North website talks cooking, manners, hygiene
The featured recipes include those for numerous types of naengmyeon (called raengmyeon in North Korea - a cold noodle dish), juk (rice porridge), tteokguk (sliced rice cake stew) and tteok (rice cake).
Based on the pictures on the website, the scope of North Korea’s food appears to be rich with more than 80 types of rice dishes, though it is very questionable if those foods are actually enjoyed by most North Koreans.
Some of the rice-preparation styles overlap with those of South Korea, while others don’t.
An even more interesting part of the site is the section that introduces North Korea’s food-serving customs.
One of the posts says, “When serving food, women should always keep themselves clean and then prepare food” and “The women should place spoons and plates for the convenience of others.”
It also discusses table etiquette.
“Our people dine in a civilized manner?.?.?.?Younger ones should never put down their spoons and chopsticks until the elderly finish their meals. This is a custom meant to express respect towards the elderly,” it noted.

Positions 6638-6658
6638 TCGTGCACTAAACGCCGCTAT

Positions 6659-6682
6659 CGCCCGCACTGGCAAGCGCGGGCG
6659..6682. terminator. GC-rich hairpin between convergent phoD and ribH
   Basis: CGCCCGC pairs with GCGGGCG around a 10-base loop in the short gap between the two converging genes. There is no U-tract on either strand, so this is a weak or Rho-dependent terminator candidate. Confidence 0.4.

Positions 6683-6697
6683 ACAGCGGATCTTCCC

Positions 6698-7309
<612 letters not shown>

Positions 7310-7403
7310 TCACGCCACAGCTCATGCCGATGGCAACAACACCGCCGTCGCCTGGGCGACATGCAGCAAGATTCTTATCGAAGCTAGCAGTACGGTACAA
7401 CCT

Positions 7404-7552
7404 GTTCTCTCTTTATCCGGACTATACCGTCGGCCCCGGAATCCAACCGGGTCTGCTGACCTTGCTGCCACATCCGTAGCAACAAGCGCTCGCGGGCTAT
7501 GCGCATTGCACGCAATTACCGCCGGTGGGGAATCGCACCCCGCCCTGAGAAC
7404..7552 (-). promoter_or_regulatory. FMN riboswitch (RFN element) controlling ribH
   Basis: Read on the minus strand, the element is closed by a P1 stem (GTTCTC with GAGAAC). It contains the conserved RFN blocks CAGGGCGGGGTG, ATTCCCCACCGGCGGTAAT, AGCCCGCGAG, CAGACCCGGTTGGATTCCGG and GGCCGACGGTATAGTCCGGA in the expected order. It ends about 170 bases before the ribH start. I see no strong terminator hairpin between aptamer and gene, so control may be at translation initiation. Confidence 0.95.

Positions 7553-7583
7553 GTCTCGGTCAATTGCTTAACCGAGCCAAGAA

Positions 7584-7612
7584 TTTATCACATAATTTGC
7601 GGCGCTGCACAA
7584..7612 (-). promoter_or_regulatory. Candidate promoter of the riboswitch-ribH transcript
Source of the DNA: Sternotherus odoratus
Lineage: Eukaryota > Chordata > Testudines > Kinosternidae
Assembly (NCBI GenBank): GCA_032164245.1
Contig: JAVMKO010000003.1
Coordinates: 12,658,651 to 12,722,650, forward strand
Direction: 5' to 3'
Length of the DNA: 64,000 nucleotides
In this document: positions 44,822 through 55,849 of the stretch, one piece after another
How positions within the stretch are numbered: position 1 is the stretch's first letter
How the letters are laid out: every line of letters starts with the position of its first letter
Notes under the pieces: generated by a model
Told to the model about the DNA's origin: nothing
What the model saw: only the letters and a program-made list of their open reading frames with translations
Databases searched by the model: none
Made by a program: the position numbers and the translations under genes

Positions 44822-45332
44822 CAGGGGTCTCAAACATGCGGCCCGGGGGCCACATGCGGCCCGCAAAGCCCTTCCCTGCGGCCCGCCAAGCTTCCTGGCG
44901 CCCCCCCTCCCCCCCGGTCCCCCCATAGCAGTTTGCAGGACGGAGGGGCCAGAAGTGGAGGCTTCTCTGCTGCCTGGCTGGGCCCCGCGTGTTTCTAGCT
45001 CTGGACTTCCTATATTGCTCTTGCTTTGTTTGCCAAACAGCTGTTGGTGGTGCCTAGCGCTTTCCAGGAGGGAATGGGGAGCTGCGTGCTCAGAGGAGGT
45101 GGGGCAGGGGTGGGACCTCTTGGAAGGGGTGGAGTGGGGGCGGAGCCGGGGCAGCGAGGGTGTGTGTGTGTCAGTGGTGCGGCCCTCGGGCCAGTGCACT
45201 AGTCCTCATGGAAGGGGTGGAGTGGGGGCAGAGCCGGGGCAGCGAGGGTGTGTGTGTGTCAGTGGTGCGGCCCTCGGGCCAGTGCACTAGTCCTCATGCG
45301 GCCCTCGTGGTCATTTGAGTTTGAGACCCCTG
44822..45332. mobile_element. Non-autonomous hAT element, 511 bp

The exact opening date of the website is unclear, but it has been online since at least late last month.
The Korean Central News Agency first mentioned the cooking website in March 2012 and again in January 2013. But the site was inaccessible from the outside world at those times, if it was actually online at all. The 2012 KCNA report said the “web page deals with common knowledge and theories on a variety of dishes and how to cook them.”
“It also offers such data as the origins of and anecdotes about dishes and global trends in cooking development. It has a distinctive catalog for the convenience of housewives.”
Above the stylized food pictures, the site features video footage that shows food festivals in the North.
The cooking site also has contact information including an address, phone and fax numbers and an email address.
South Korea routinely blocks access to North Korean websites, but reporters were able to view this site yesterday.
BY PARK EUN-JEE [firstname.lastname@example.org]